Gov. Kathy Hochul announced that New York has finally settled on a court case it has been fighting for years that requires the state to pay schools the money they have been owed for decades.
The New York Court of Appeals ruled 15 years ago that the state was unequally funding school districts and owed schools in low-income communities billions of dollars.
But as Jamaica Miles with Alliance for Quality Education explained, that was just the first battle in a long fight.
“We win the lawsuit that says, 'Yes, you're underfunding our schools, we need to do better,' and the foundation aid formula is created,” Miles said. “Two years later, the recession hits and our schools are used to balance the budget.”
The Legislature never followed through on this court ruling and another court case was filed in 2014.
Year after year, school districts in low-income communities have had to try to make up for the gaps in their budgets due to unequal funding.
For example, Schenectady High School was owed $43 million just for last year.
“Children are impacted differently based on where they live, if they're English language learners, if they have different disabilities, if they are living in poverty,” Miles explained. “Schenectady is 13th in the nation for poverty. Our children have special needs.”
Former Gov. Andrew Cuomo had been fighting this lawsuit, but Hochul says they have now reached an agreement with the plaintiffs in the case.
The state has pledged to phase in the $4.2 billion required to reach full funding of the Foundation Aid formula by the FY 2024 budget.
"This settlement closes a long chapter of inequity, and demonstrates my administration's commitment to wiping the slate clean and fully funding public education using a responsive model that takes districts' unique needs into account,” Hochul said. “Actions are more important than words, and while the settlement is the first step, we're following through with funding in the state's budget. The future of our state depends on our ability to properly educate each child, and Foundation Aid will apply a critical lens to address inequities and ensure schools in need receive the funding they deserve."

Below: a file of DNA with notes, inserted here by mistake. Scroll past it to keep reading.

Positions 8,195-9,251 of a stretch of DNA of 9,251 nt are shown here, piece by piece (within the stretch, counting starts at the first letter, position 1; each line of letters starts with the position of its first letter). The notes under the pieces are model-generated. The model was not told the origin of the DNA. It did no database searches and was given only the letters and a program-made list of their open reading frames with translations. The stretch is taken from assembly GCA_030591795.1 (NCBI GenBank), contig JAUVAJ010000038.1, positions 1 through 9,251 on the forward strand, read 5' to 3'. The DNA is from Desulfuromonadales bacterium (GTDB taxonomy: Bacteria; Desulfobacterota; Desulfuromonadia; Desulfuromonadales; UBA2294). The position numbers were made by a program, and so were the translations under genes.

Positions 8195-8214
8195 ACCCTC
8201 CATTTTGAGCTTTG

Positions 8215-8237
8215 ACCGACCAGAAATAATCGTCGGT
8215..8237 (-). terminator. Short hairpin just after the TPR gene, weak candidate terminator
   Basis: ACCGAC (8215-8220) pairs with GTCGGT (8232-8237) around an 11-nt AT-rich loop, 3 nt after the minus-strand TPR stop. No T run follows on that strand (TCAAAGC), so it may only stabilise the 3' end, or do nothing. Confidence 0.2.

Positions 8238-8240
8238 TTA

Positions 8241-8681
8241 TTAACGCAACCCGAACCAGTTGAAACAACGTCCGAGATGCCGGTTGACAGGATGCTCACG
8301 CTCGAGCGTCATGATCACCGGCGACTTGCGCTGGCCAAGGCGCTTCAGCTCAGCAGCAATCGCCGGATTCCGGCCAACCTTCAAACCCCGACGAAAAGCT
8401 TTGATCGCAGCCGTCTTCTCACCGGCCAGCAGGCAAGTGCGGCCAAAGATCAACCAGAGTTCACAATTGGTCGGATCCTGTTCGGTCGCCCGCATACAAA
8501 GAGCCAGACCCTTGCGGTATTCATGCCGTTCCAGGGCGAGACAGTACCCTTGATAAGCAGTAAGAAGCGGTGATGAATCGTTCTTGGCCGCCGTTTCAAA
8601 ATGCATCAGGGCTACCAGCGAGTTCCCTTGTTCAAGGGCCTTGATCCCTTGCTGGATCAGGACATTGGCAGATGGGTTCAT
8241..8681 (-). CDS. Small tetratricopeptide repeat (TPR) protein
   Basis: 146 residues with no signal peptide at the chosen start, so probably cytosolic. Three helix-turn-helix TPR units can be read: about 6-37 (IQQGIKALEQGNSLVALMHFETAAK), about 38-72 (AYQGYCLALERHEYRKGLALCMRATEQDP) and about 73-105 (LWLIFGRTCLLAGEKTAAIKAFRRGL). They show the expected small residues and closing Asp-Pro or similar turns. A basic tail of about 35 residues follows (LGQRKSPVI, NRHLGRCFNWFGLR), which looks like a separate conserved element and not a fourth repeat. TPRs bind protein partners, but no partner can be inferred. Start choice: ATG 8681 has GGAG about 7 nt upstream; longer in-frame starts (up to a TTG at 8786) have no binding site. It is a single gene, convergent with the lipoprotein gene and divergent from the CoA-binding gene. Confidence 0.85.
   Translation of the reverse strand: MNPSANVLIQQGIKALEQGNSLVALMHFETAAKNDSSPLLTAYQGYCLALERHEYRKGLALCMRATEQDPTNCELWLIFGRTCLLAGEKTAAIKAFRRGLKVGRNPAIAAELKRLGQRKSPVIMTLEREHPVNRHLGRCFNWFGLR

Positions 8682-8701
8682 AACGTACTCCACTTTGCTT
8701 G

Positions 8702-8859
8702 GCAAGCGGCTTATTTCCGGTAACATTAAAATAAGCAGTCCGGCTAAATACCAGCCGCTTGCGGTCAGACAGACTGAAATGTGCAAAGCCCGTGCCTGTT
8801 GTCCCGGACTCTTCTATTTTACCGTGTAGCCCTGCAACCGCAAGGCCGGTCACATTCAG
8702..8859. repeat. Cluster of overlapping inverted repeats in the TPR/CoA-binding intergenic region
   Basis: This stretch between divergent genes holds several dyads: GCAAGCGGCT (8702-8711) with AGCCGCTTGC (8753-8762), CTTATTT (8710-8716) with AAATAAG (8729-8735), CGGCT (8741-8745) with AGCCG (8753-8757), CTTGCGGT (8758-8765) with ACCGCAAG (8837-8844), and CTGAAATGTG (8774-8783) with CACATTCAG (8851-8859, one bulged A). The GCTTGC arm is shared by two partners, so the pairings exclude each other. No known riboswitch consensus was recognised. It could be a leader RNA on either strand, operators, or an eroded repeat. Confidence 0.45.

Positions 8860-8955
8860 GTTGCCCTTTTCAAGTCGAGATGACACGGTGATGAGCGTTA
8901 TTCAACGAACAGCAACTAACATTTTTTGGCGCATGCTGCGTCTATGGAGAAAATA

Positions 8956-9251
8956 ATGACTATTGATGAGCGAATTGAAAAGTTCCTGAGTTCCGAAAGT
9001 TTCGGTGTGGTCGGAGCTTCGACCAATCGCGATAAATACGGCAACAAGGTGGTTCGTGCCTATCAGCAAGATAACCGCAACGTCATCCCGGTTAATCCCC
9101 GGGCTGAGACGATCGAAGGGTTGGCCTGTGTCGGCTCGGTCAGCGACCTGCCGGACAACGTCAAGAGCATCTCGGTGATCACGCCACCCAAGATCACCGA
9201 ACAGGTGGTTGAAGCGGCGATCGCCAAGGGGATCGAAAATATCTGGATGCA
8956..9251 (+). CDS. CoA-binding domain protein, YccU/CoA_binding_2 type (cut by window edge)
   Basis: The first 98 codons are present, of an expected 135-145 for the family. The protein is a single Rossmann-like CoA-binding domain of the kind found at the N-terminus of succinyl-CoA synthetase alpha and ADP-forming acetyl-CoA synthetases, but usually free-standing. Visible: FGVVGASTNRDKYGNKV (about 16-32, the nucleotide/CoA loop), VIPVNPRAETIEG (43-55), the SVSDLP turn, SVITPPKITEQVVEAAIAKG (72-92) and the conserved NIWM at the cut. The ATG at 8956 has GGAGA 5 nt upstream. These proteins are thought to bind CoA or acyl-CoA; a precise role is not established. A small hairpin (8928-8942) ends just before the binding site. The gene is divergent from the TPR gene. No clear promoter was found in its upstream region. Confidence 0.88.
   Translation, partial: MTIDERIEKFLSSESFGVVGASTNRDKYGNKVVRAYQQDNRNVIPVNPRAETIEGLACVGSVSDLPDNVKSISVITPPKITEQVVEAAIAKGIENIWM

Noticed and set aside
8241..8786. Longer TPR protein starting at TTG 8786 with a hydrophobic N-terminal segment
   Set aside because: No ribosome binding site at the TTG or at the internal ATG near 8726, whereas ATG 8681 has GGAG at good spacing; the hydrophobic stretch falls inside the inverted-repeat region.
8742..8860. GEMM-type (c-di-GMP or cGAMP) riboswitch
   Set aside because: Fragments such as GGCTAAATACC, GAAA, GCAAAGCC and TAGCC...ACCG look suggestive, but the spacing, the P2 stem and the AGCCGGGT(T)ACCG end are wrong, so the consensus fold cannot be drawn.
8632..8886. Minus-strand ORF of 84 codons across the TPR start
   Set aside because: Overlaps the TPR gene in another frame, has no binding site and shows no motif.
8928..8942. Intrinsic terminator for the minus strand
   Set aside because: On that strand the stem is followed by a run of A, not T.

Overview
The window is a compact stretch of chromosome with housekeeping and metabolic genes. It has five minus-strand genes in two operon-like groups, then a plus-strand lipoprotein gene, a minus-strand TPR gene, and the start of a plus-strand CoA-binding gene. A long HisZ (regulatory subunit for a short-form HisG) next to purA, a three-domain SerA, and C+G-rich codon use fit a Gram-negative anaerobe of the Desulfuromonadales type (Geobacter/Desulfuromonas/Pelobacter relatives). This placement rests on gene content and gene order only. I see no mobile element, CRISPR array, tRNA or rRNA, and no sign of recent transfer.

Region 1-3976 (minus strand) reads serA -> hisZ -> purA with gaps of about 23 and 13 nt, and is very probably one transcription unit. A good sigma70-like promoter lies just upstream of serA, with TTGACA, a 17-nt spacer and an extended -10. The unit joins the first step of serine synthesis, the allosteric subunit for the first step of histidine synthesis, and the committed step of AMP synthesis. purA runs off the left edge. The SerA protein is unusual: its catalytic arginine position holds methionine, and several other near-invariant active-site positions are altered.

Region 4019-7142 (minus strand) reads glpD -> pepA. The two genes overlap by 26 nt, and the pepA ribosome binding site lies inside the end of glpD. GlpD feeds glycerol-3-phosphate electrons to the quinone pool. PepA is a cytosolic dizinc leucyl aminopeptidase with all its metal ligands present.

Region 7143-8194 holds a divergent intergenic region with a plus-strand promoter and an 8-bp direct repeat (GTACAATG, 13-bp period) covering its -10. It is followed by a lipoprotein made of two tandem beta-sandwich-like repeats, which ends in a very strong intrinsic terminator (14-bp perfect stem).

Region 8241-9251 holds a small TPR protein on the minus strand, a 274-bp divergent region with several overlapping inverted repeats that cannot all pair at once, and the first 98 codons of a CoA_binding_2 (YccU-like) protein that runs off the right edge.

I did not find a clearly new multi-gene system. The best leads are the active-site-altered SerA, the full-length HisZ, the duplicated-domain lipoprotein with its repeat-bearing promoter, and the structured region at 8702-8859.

Miles, who is not only a plaintiff in this case but also a mother, says this was a win for parents and students across the state.
“There is this opportunity now for my children to receive the education they deserve, and that their peers are going to receive the programs, services and opportunities for them to be successful,” Miles said. “It gives more hope that tomorrow is going to be better for our children and for our children's children.”
The state already committed to fully funding Foundation Aid in the budget passed in March, but if lawmakers do not follow through on this commitment, the settlement allows this court case to proceed with an expedited trial.